I'll tell you who Paul the Apostle would be. You know who he'd be? He'd be Tigger. Paul the Apostle would be that exuberant, ebullient, resilient, bouncy tiger character named Tigger. You see, Paul has every reason to be Eeyore. He has no outward reason at all to be joyful. But he is joyful.

I found an article I wanted to put up and have you see it as I read it to you from Psychology Today that said, quote "people are unhappy because they view their lives as prisons. Many people feel trapped by aspects of their life, trapped in an unhappy relationship, or trapped in an unfulfilling job. Or they are generally unhappy with their life despite basic needs being met." end quote.

So don't you find it interesting that this dude is in prison, he is not licking his wounds, he is not sending out invitations to a pity party, but he's saying rejoice, rejoice, rejoice? Now to find out why, we need to follow the progress of his thinking in these three verses. So I'm glad we only have three verses. Because we're going to begin with his passion, move on to his problems, and end with his perspective. You have to understand his passions to really understand his problems. Because one led to the other. But then we'll end with his perspective.

And there's enough information here for me to draw out three principles. Let me share the first with you, godly passion is commendable. Godly passion is commendable. Paul had a passion in life. That seems to be a very popular question, what's your passion in life? Paul had one. He had a master passion. If you know anything at all about Paul the Apostle, you know he was a pretty determined guy. He had what we would call a Type-A personality, highly motivated with a single focus. And generally, people like that are highly successful people. Because they never quit. They never say die. They never give up.

Everyone, including you, has a master passion. What drives you? What does your mind think of when it's in neutral and you've got nothing going on? All the activities are gone. What is the one thing above everything that you want, or seek for, or want to do more than anything else?

For some people it's a career. And for those people who make that their master passion, everything else takes a back seat. Sadly, even relationships will often take a backseat. For other people it's power. For other people it's money. Let me remind you of what Paul's passion was. Paul's passion can be summed up by two words, the gospel. The gospel, the message that changes people's lives was what he lived for. It was his master passion.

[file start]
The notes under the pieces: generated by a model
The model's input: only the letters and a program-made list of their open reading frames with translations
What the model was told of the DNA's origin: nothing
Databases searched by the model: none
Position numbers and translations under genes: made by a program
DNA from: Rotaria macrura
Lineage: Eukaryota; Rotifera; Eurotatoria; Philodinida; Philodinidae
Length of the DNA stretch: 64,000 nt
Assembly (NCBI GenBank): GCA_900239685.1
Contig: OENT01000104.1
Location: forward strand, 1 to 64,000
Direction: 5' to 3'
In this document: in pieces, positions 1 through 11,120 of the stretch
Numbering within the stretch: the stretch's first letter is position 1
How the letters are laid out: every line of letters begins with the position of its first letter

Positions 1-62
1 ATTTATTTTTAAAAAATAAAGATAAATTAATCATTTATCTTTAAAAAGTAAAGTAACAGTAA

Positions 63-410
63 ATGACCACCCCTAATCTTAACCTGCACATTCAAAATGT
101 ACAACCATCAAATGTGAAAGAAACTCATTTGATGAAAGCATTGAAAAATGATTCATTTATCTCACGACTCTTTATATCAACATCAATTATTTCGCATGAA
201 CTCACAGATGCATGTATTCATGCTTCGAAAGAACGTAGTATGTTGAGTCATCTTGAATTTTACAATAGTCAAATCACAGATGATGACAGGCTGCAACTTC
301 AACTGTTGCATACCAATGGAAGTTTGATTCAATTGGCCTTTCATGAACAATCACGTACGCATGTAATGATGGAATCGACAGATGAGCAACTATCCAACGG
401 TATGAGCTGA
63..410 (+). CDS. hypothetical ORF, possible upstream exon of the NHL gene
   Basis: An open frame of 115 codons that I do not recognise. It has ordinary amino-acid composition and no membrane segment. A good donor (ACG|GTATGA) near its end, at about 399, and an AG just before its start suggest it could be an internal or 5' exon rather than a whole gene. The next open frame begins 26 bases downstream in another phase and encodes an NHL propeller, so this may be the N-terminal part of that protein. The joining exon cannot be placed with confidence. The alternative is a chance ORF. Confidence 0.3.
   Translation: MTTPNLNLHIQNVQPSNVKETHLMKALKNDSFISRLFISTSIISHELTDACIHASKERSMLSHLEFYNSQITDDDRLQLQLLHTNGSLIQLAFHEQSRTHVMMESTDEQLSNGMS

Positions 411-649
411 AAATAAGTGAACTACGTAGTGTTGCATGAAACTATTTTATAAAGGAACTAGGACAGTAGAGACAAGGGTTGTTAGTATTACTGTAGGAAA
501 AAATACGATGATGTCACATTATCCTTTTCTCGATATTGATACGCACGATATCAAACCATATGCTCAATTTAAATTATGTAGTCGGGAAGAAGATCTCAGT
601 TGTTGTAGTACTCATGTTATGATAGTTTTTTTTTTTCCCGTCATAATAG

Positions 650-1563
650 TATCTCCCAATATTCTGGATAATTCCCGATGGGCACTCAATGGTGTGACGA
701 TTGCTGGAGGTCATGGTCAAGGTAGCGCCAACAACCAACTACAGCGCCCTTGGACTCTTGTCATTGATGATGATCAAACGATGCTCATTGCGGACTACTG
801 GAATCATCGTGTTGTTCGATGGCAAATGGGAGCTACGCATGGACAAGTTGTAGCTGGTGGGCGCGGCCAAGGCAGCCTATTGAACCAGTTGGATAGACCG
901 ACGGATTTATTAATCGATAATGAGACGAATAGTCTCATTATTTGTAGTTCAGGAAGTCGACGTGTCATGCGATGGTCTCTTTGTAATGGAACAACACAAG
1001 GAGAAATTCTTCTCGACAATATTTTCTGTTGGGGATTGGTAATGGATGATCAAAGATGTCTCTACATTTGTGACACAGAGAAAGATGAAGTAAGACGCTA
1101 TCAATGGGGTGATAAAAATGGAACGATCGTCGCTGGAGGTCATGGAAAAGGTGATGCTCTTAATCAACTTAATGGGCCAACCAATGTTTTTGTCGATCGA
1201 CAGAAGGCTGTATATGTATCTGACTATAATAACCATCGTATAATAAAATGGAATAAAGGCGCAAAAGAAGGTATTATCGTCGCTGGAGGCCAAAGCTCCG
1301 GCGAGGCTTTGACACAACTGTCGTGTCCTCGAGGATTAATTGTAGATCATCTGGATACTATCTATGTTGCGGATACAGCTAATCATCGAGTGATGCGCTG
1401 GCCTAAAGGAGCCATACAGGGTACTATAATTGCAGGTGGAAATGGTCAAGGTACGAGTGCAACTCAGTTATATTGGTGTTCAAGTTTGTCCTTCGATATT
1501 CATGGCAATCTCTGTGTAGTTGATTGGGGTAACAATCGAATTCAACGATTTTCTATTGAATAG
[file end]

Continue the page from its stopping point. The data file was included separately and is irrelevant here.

How much was this on his mind? Well, look at verse 5, for your fellowship in the gospel from the first day until now. Now, look at verse 7, I have you in my heart, inasmuch as both in my chains and in the defense and confirmation of the gospel, you are partakers with me of grace. Look at verse 12, I want you to know brethren, the things which have happened to me have actually turned out for the furtherance of the gospel. Verse 17, but the latter out of love, knowing that I am appointed for the defense of the gospel. Look at verse 27, only let your conduct be worthy of the gospel of Christ, so that whether I come and see you or am absent, I may hear of your affairs, that you stand fast in one spirit, with one mind striving together for the faith of the gospel.

Now that is only this chapter. If you were to add up all of the times in all of Paul's writings that he mentions the gospel, it's 72 times. The gospel, the gospel-- How are you doing Paul? The gospel. What's up? The gospel. What do you want in life? The gospel. What are you doing? The gospel. That is his master passion.

Now, that can be summed up by two verses, both found in the book of Romans. The first is Romans 1:15, where he says, as much as is in me, I am ready to preach the gospel to you who are in Rome also. Did you get that language? As much as is in me, to the fullest extent of my being, that's what I want. That's my passion. The second is in Romans 15 verse 20, where he said, for it has always been my ambition-- you could substitute the word passion-- it has always been my ambition to preach the gospel where Christ is not known, lest I build on another man's foundation.

Question, why is that his passion? Why would that thing, that at one time he tried with all of his might to stop, be now his passion? Remember Paul went around putting out the fire of the gospel, keeping it from spreading. He went to Damascus to stop the gospel. Why is this now his passion? Simple to answer that. Because the gospel was the only thing that could change him. Nothing else could, nothing else did. On that Damascus road, when he saw that light, and heard that voice, and he received that Jesus, his life was never the same.

That's important. Because until you've experienced the gospel's power, you will never have a gospel passion. It's only people who have seen, and felt, and experienced the power of the gospel in their own lives that it becomes to them a passion. William Booth, who started the Salvation Army, said, some men's passion is for gold. Some men's passion is for art. Some men's passion is for fame. He said my passion is for souls. If Paul would have stood there when Booth said that, he'd have stuck out his hand and said, put her there. You and I track. Because that was Paul's passion as well.